Feature

Charter Schools Uncovered

What we learned through our own analysis about the skewed comparisons between our schools and the local charters by Thomas Fowler-Finn

In this era of unforgiving accountability and test scores with high-stakes implications, important lessons can be learned from charter school marketing.

Scrutiny of the regular public schools has never been more sharp-edged. Charter school proponents are becoming increasingly aggressive in promoting themselves as a viable alternative for students — just as a mounting body of research provides little evidence that charter schools, as a whole, are more effective or provide a better education.

Charter school advocates often point to single charter schools, often small ones, to compare to an entire school district. This strategy has been used in my area, Cambridge, Mass., and I’ve spent considerable time researching the charters’ claims and the comparisons.

Several lessons have been learned from the analysis. These findings are generalizable and reveal the highly focused, if not clever marketing strategies of charter schools and their proponents.

Limited Attractions
At the top of the list of charter school marketing techniques is a focus on isolated statistics or variables such as test scores, often applied out of context, as the selling point for choosing a school. In the charter school’s struggles to draw enough students to stay solvent and/or prosper, the narrower the focus on a single program or outcome, the greater the economic return.

Once the charter school’s program focus is chosen and pursued, little money and scant facility space are devoted to other areas such as the arts, physical well-being and development, wider course options and extracurricular opportunities. Neither do most charters invest in retaining educators over the long term or in facilities to support a comprehensive education.

A charter school may advertise extensively about student test scores only, an unusual mentoring program or focus on a singular aspect of the school. When the school does this, it often serves as a telling sign that it offers little else and doesn’t want to talk about it.

Not one charter school I’ve seen comes close to the comprehensive intellectual stimulation and programming offered by strong public school systems. The public often does not realize this. For example, the course offerings and extracurriculars at Cambridge Rindge and Latin School, the public high school in Cambridge, Mass., are incomparable and marketable. They include courses in world languages and culture, the arts, advanced academic course options, and extracurriculars and varsity sports. In fact, we only recently realized the significant advantage we had in promoting the quality of our facilities. We had taken for granted the value to parents and the public of our dance studio, TV studio, gymnasium, playing fields, cafeterias, auditoriums, art rooms, music rooms and biotech lab. A community survey revealed the pulling power of our facilities today, a surprise to us until we recognized the lack of such facilities in charter schools.

Countering Claims
We have been taken by surprise in other comparative aspects as well. After completing comprehensive investigations of charter schools in our area, I believe legitimate and fair comparisons to the public schools are rarely made by charter school proponents in their sales pitches.

In Cambridge, Mass., we have analyzed the comparisons based upon income and racial/ethnic subgroups, selection criteria for enrollment, student contracts and/or requirements for entrance, promotion to the next grade, evaluations offered to us by former students and evaluations offered by former employees.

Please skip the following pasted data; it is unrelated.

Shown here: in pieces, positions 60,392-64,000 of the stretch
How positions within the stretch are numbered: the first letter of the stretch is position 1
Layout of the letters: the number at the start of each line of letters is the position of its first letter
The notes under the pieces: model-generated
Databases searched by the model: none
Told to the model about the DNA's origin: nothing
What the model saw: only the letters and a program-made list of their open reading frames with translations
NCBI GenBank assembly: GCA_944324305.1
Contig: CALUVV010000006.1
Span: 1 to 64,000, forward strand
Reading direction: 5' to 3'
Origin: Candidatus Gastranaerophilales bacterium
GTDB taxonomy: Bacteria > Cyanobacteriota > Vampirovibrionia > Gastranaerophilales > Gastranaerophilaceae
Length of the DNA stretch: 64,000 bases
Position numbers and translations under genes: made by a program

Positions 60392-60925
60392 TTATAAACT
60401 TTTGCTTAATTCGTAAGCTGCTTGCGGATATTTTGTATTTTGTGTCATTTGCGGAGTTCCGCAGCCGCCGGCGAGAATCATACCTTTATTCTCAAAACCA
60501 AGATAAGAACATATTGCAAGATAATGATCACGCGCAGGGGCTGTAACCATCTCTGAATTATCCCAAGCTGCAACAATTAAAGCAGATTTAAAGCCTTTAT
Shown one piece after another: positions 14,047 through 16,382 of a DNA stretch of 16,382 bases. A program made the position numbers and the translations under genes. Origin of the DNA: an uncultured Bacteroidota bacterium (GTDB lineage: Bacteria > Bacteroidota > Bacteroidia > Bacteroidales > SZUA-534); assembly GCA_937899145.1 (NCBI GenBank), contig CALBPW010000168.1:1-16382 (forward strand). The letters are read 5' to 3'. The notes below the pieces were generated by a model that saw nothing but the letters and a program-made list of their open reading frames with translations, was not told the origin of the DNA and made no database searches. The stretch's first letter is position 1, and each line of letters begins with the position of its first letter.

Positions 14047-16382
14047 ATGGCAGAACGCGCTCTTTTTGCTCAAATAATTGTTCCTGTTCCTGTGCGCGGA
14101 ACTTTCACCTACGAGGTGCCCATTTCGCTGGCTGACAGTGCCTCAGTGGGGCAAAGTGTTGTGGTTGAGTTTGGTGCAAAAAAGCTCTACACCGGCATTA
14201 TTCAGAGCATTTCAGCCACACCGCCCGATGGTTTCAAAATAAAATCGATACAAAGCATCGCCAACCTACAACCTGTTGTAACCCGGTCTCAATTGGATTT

One school in our area that has received national attention is the Media and Technology Charter High School, or MATCH, located nearby in Boston. While this school emphasizes the use of technology in the classroom, its mission statement announces the goals of the school to send every student to a four-year college, and developing the traits of courage, discipline and perseverance. It was named one of the top 100 high schools in America by U.S. News & World Report last fall. It has been drawing the interest of some of our parents. The school boasts a marvelous record of high test scores by the entire student body, including low-income students and racial/ethnic subgroups. All students continue on at four-year colleges. MATCH statistics outpace our high school in that regard even though in 2006 Cambridge sent 10 percent of its graduates to Ivy League colleges.

But upon a closer look into the claims of the MATCH school, I concluded the school is a good program for a small group of young people and certainly not a good model for public schools here or elsewhere to replicate. The graduating class of 2006, according to the state department of education, was 18 students; the freshman class in 2002 began as 79 students. The senior class of 2007 had 20 students, though 49 had entered as freshmen. The survival rate over four years is extraordinarily low.

The charter school’s dropout rate is enormous (24 percent last year, according to the state education website), the graduation rate was 60 percent, and many other students return to the school systems from which they came as they find they cannot survive the grueling system of contracts, demerits, formal conduct rules and performance expectations. Failure to do homework, low grades, as well as “wasting time” and “poor posture,” and other infractions are tallied in an ongoing account of demerits until it is clear to many students they cannot be successful.

The school’s 2007 Code of Conduct states in bold letters, “Even slight misbehavior at MATCH leads to consequences … continued or serious misbehavior [either cultural or academic] means that MATCH is not the right fit for that particular student, and that one of the 24 other public high schools in Boston would probably be better.” Then at some point MATCH may hold a conference with the student and parents to suggest a different placement, and the enrollment continues to decline grade by grade.The course options and extracurriculars at MATCH are, by their own admission, “extremely limited” compared to those offered in a comprehensive high school, and their staff turnover is enormous. This school boasts of a significant tutoring program and Saturday sessions, but it is evident to me this component did not prevent a horrifying student attrition rate. MATCH may take pride in the “rigor” of its program, but in my view it is “survival of the fittest” for the sake of the school’s own reputation, and this is done at the expense of leaving many children behind for others to teach.